According to the Nuclear Energy Agency, it's estimated that there are at least four billion tons of uranium in the oceans, which corresponds to about 500 times the amount of uranium known to exist in land-based ores. But mining and extracting that uranium from the sea has been notoriously hard to execute, until now.
Linsen Yang at the Chinese Academy of Sciences in Beijing and colleagues created a polymer membrane that mimics the way that blood vessels operate and added a material that was impregnated with a compound called amidoxime which binds to uranium ions. In this fashion, they managed to create new material that can absorb 20 times more uranium from seawater than its predecessors.
To detect whether uranium was truly captured, the team used X-ray photoelectron spectroscopy. They further discovered that the uranium-laced material could also be cleaned with hydrochloric acid, removing 98 percent of the uranium. They also found that their solution allowed their material to be used for long periods of time over and over again, significantly reducing the cost of uranium mining.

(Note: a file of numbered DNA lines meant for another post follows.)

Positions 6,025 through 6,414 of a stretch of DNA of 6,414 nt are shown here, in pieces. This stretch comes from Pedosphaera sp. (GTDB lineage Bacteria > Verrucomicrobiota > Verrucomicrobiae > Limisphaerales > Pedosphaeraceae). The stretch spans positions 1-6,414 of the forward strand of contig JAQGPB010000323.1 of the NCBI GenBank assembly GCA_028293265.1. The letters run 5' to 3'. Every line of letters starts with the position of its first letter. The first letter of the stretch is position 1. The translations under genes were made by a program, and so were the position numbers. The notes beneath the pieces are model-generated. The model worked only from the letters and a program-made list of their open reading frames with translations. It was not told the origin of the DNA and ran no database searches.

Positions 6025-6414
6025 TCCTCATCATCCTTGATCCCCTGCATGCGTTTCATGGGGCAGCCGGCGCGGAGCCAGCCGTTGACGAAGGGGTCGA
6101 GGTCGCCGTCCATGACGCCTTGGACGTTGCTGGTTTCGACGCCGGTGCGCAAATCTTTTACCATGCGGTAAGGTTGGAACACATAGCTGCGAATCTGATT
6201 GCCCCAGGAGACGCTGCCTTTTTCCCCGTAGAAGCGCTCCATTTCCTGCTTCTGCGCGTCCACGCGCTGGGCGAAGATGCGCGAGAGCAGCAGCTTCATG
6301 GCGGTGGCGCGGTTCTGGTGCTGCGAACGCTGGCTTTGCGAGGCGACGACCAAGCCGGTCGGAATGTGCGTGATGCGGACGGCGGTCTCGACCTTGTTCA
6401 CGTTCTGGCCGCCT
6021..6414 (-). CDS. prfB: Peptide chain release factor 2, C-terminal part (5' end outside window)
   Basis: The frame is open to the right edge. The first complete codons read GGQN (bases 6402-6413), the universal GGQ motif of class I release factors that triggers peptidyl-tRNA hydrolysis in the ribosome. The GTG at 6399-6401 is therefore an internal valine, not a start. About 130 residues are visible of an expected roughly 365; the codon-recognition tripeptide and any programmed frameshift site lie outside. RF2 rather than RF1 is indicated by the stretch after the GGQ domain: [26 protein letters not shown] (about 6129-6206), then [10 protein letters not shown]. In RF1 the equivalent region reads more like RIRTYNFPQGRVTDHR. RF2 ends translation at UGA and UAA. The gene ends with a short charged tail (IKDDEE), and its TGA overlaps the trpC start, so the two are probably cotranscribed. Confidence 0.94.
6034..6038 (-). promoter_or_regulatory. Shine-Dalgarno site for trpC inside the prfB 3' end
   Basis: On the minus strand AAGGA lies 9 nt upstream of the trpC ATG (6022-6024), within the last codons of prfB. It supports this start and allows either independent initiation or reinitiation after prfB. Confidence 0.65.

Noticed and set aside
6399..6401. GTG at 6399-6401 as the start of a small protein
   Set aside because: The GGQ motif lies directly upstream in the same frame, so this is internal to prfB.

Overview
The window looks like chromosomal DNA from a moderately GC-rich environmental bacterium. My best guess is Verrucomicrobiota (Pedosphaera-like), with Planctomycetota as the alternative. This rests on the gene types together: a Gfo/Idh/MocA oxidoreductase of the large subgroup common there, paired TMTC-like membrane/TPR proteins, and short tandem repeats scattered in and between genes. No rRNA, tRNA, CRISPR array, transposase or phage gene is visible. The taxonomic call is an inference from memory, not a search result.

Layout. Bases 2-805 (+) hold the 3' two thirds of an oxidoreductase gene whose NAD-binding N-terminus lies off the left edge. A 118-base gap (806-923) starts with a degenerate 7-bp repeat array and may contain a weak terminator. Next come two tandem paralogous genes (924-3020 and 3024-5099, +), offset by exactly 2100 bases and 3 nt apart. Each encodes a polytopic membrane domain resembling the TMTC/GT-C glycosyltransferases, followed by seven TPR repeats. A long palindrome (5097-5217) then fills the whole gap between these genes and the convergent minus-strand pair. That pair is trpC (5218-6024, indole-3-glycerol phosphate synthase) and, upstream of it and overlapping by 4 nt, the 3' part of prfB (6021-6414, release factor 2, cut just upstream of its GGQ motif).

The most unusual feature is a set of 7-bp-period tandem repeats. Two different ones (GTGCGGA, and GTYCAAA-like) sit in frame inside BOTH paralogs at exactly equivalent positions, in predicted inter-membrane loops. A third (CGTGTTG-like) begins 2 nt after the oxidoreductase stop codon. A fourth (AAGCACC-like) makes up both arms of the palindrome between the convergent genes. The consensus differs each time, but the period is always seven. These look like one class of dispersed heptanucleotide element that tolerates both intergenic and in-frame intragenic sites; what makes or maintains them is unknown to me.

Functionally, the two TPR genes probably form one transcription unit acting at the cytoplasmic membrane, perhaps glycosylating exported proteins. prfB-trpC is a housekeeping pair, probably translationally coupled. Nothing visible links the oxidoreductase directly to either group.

The scientists said that they were inspired by the geometry of blood vessels. "Here, inspired by the ubiquitous fractal structure in biology that is favorable for mass and fluid transfer, we describe a hierarchical porous membrane based on polymers of intrinsic microporosity that can capture uranium in seawater," wrote the researchers in their study.
"This biomimetic membrane allows for rapid diffusion of uranium species, leading to a 20-fold higher uranium adsorption capacity in a uranium-spiked water solution (32 ppm) than the membrane with only intrinsic microporosity."
For those worrying that the uranium would not be replenished in the oceans at a reasonable rate, it should be noted that the reservoir of the substance is so vast in seawater that it does not really matter whether the uranium is replenished or not. To get a feel about the state of uranium extraction from seawater in 2018, check out this article.